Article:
Dec 11, 2011 at 6:31 am #1282908
I'm curious about shipping resupply boxes from Canada (Ontario). My wife and I will be thru hiking next year and were going to be relying MOSTLY on resupply boxes sent from home, as we have a pretty strict diet. We've been dehydrating and vacuum sealing apples / bananas and pre-packing cereals and some dinners. Now I'm worried that we'll have issues at the border when we mail packages. Does anyone have experience with this or can shed any light on what I may be able to expect?
Thank you kindly!
BrianDec 11, 2011 at 7:20 am #1810893
sorry this info is not specific to Canada and you may already have it,but just incase…Dec 11, 2011 at 11:27 am #1810938
I would be very concerned about packages getting held up in Customs and leaving you at a resupply stop without any food.Dec 11, 2011 at 12:07 pm #1810948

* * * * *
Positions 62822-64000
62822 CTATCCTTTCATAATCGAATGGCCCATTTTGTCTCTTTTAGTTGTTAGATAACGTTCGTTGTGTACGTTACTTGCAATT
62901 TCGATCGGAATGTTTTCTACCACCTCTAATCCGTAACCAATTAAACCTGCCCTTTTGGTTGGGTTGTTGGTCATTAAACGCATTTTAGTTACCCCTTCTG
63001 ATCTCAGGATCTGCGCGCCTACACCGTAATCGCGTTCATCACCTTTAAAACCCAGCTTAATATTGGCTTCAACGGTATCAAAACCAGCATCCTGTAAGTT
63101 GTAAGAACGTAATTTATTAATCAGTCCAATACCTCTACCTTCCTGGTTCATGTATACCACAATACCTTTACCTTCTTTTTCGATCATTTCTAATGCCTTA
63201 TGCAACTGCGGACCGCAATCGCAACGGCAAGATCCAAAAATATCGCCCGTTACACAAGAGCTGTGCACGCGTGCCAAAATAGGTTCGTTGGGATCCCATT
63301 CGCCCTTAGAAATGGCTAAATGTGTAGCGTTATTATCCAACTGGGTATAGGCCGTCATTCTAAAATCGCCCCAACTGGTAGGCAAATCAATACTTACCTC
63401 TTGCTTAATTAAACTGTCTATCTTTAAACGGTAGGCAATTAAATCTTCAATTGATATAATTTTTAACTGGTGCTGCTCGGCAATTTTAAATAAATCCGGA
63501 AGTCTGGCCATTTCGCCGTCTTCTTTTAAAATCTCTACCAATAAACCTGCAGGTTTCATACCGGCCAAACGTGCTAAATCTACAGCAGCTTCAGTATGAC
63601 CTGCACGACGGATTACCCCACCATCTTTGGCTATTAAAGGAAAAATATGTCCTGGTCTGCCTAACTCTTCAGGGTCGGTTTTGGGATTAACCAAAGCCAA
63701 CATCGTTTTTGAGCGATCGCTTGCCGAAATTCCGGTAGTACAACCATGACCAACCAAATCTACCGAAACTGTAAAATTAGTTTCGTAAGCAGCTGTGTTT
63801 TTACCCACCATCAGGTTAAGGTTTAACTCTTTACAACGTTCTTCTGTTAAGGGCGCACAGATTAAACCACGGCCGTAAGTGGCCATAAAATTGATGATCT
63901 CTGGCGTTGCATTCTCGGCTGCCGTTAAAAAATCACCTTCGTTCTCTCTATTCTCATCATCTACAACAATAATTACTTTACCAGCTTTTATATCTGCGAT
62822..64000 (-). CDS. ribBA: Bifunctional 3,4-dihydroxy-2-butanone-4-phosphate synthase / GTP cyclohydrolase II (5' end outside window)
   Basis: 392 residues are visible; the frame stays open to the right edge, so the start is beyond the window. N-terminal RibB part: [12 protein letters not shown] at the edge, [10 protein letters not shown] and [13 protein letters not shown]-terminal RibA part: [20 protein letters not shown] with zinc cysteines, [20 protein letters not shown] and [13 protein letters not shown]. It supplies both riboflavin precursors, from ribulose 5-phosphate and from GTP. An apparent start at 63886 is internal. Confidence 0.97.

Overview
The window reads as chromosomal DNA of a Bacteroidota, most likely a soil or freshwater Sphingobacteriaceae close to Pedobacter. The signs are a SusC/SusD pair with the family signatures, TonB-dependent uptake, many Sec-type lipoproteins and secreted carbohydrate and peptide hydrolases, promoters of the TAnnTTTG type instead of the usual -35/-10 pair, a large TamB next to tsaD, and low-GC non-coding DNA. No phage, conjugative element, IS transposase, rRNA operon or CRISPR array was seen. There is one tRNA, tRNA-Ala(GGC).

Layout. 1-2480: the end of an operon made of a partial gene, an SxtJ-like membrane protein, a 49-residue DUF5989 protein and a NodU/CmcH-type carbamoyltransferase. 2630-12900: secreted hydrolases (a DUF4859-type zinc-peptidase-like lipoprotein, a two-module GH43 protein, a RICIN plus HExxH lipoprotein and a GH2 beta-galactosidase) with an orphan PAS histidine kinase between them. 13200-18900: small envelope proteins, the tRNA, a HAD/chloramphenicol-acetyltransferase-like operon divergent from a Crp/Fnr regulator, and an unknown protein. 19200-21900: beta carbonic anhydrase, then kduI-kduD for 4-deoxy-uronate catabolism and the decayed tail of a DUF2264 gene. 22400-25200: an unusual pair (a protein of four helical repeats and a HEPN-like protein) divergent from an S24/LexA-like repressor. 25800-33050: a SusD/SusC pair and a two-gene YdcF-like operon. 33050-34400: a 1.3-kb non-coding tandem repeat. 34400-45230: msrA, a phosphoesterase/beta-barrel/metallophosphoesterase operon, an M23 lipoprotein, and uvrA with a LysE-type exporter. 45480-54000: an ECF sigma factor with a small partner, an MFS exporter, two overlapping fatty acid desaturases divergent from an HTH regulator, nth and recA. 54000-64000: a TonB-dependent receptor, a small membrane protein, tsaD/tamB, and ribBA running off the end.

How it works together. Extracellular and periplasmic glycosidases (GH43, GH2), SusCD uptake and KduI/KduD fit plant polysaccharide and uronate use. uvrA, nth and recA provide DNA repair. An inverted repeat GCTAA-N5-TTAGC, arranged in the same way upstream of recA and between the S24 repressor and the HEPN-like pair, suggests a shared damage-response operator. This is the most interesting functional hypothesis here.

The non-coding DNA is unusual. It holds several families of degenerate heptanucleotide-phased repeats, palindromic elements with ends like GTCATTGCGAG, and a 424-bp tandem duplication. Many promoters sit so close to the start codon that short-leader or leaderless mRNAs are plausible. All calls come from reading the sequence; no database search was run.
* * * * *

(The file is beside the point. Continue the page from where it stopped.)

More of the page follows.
@sschloss1Locale: New England
+1 on the customs comment.
Also, I would be concerned about getting enough food with pre-packed mail drops. It's very easy to underestimate your nutritional needs on a long hike. I was insanely hungry on my PCT hike–even 4000-4500 calories a day left me hungry at the end of each day. I hope you're planning to take some fattier/more calorie dense foods than apple and banana chips. If not, I would plan to supplement your mail drops in stores.Dec 11, 2011 at 1:07 pm #1810965
Thanks for the comments guys. I'll have to contact the CBP to find out a concrete answer. I'd like to ideally send maildrops (that would contain a lot of nuts / bars etc as well) so I'll have to see exactly what will be acceptable and what won't.
Thanks againDec 11, 2011 at 1:24 pm #1810968
@alfrescoLocale: San Francisco Bay Area
Many out of country people organized/added to their boxes at one of the trail angels' homes before the kickoff. It might be less expensive to bring your food down to the US & mail them from San Diego.Dec 11, 2011 at 1:36 pm #1810973
@sarbarLocale: In the shadow of Mt. Rainier
It will be WAY cheaper to mail in the US than from Canada!! When you get to the US, go to a Post Office and get a stack of Flat Rate Boxes. You can get all the address you need for the post offices along the way from the PCTA's website.